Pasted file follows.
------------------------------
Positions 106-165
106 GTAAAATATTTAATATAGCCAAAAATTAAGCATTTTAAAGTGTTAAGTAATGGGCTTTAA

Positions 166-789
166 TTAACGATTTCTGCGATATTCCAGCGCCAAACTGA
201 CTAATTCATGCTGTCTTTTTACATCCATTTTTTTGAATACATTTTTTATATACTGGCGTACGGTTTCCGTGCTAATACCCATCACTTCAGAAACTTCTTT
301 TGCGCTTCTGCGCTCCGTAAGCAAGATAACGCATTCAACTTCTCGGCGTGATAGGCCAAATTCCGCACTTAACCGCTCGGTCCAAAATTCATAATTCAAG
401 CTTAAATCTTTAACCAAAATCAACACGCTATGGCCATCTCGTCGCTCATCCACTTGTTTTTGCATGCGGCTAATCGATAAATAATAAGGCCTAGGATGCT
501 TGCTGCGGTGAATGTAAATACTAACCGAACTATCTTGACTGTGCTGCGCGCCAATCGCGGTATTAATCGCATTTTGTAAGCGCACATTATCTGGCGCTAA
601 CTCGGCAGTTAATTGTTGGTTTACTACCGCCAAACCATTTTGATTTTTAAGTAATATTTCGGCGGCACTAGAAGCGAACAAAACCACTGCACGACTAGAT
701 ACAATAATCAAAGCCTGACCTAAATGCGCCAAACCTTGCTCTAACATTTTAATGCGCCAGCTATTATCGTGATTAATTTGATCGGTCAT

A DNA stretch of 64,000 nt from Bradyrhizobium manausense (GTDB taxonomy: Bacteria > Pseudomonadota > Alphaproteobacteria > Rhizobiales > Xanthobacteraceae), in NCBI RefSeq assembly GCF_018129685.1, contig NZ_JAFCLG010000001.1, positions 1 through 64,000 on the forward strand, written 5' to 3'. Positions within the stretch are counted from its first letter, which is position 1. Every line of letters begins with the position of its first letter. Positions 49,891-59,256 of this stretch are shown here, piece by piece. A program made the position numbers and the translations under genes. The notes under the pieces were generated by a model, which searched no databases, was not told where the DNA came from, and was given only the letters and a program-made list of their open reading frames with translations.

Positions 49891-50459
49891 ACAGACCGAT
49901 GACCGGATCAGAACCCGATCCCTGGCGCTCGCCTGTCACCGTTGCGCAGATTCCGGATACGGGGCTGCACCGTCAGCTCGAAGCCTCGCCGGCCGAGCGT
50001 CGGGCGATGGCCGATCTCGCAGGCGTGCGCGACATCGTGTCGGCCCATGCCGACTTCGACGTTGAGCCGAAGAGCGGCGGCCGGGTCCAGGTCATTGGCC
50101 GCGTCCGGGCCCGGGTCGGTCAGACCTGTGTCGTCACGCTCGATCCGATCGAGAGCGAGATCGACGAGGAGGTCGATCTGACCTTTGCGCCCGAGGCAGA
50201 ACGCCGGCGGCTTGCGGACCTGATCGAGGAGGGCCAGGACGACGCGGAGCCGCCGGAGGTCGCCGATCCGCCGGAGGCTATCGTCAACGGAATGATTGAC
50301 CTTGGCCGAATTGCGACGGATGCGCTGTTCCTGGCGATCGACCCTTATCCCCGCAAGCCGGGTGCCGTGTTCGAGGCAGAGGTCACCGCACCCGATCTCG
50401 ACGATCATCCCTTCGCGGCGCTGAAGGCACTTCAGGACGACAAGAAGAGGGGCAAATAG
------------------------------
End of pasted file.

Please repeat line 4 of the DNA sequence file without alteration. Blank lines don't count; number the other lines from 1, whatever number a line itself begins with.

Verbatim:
166 TTAACGATTTCTGCGATATTCCAGCGCCAAACTGA